Even though he might seem to be, Jerry Hughes is not immortal and the Bills need to inject some juice into their pass-rush to take advantage of the leads Josh Allen and the offense will provide. Gregory Rousseau has fallen quite a bit from being the top-five pick he thought he would be when he opted out of 2020.

Still, he’s a first-round talent that Buffalo should be happy to add to its roster. An interior rush-package of Ed Oliver and Rousseau is what nightmares are made of.

31. Kansas City Chiefs: Greg Newsome, CB, Northwestern

From one Greg to another, the Chiefs add Greg Newsome to fill their need at outside corner and round out their secondary. Twenty-twenty fourth-rounder L’Jarius Sneed played exceptionally well in his limited action and should be primed to be the starting slot corner, but the gap at outside cornerback remains, and Newsome is just the type of experienced player to meet the challenge.

Unless the Chiefs want to have to win a shoot-out every game, they should make sure their pass defense is top-notch.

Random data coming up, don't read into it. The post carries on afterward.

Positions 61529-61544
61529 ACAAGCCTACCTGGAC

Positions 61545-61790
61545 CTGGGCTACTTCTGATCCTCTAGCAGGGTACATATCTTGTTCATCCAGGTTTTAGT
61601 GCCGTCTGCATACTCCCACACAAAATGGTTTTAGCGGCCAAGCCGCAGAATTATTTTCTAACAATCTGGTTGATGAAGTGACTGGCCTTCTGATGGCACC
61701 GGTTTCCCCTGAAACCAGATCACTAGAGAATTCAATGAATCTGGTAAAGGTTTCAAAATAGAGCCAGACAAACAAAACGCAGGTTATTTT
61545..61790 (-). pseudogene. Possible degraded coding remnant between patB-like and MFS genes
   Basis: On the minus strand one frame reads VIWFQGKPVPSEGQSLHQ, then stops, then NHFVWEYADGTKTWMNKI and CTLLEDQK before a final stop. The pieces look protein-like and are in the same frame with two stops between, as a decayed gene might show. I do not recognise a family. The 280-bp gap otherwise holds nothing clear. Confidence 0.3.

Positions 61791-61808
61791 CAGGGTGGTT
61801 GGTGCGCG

32. Indianapolis Colts: Alex Leatherwood, OT, Alabama

  • Colts receive: No. 32, 64, 2022 Round 3
  • Bucs receive: No. 21

Good decision-makers understand value, and few general managers understand value better than Indy’s Chris Ballard. The Colts have a glaring need at left tackle after Anthony Castonzo retired, and while they could’ve taken Leatherwood at 21, it would’ve been a reach.

Here, they get Alex Leatherwood, another two and a future three. Coming from Tuscaloosa, Leatherwood fits Frank Reich’s power scheme and brute mentality like a glove. Making sure Carson Wentz stays healthy should be at the top of the to-do list.